WPP is set to steal Omnicom’s position as the world’s largest
advertising group, with estimated revenues of dollars 6.69 billion, as
its acquisition of Young & Rubicam nears completion.
A formal announcement is expected in time for Y&R’s AGM this Friday.
A prompt closure of the transaction is desirable as the value of the
deal, tied to WPP’s share price, has tumbled from a weekend high of
dollars 5.3 billion to dollars 4.5 billion on Wednesday.
Anthony de Larrinaga, an analyst at SG Securities, said: ’If it goes on
too long, pressure increases from the other side (Y&R) to
A factor believed to be delaying the signing is the creation of new
employment contracts for the 49 Y&R executives eligible for big pay-offs
if they left after the merger - a point that led the talks to falter
Y&R’s chief executive, Tom Bell, is likely to stay on in the short term,
though not in the WPP chairman role he had been offered.
The two parties are understood to be informing clients of the takeover
plans. Ford, a major international client for both groups, is thought to
smile on the proposals as the intervention of the car giant last week
caused a proposed merger between Y&R and Publicis to falter.
Ford said it would not accept the Publicis tie-up as the French network
handles the business for the rival car giant Renault.
It has yet to emerge how the takeover will effect the two networks’
media companies. Y&R’s the Media Edge, founded in 1998 has strong
planning credentials but a limited buying function in many markets.
WPP’s MindShare has highly developed planning and buying operations.
A deal would be likely to see the Media Edge’s buying needs handled by
either MindShare or a new, stronger Media Edge with boosted buying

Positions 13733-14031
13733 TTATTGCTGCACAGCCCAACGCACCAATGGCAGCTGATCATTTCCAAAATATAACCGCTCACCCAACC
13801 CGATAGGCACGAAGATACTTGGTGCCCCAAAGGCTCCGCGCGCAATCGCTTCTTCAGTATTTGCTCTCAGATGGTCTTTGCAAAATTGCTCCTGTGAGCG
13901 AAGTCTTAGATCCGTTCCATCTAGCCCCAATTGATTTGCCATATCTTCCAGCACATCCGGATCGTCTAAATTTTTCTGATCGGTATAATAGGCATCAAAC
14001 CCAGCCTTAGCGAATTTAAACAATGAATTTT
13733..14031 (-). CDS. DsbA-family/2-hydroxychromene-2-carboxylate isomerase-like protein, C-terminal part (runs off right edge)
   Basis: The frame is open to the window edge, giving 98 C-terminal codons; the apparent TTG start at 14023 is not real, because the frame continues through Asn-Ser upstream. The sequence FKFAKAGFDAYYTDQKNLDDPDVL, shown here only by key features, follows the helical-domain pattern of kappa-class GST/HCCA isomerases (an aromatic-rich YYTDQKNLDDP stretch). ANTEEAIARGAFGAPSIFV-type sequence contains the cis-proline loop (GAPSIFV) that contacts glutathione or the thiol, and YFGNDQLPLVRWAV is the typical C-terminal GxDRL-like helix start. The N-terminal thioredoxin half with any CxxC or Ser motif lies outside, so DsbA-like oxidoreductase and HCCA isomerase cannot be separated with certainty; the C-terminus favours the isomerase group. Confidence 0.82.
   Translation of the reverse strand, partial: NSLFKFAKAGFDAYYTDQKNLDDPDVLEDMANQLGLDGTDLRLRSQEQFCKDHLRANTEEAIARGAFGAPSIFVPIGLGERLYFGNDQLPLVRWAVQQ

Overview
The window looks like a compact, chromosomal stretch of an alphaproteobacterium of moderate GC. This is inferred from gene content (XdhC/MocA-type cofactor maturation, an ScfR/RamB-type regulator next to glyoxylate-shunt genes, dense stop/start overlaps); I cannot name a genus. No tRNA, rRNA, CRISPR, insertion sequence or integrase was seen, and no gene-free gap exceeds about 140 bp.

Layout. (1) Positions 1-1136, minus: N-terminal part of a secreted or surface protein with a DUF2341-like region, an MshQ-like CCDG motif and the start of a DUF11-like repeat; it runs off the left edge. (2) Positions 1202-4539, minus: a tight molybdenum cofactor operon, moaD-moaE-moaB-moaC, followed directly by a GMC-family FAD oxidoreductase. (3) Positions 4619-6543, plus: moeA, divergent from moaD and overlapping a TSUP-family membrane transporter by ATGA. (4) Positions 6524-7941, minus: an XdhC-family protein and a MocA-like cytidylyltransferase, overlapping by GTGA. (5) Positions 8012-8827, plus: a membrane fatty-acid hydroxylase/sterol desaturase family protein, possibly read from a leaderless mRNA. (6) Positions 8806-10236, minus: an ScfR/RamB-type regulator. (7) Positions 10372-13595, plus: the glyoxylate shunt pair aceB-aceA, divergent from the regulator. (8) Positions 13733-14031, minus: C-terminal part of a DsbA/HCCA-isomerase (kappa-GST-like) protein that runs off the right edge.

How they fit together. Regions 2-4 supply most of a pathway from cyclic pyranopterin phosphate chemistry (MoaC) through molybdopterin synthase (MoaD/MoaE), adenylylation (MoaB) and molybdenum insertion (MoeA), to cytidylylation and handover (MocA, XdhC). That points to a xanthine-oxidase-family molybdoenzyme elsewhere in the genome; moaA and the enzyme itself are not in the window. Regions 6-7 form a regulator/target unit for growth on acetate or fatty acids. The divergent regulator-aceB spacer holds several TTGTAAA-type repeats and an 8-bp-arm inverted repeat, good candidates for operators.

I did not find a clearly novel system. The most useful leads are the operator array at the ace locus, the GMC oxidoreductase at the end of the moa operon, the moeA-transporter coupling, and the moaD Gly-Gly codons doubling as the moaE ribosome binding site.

credentials; a move that would hasten the termination of any agreements
between the Media Edge and Media Planning, which has historically
handled substantial amounts of buying for the Media Edge in Europe.
It will be the second time that WPP’s chief executive, Sir Martin
Sorrell, has been at the helm of the world’s largest advertising group:
WPP first took the title in 1989 when it bought Ogilvy & Mather.
The change could trigger a rush of mergers as holding companies fight to
consolidate while there are still relatively small networks available to
buy. Omnicom, which owns the DDB, BBDO and TBWA networks, may choose not
to forgo its number-one status for long.
The Interpublic Group, the third-biggest group in the world, owns only
two networks - Lowe Lintas & Partners and McCann-Erickson - since it
merged Lowe and Lintas last year.
Interpublic’s attempts to acquire the MacManus Group were foiled when
MacManus did a surprise deal with Leo Burnett and Dentsu last year.
True North (which owns the merged FCB and Bozell networks), Saatchi &
Saatchi; Cordiant (which owns Bates and half of Zenith Media), and Grey
Advertising are all players which must either acquire or be
1985: Sorrell leads team that buys Wire and Plastic Products
1987: WPP buys J. Walter Thompson
1989: WPP buys Ogilvy & Mather
1991: Economic slump leads to near-receivership
1997: WPP forms MindShare.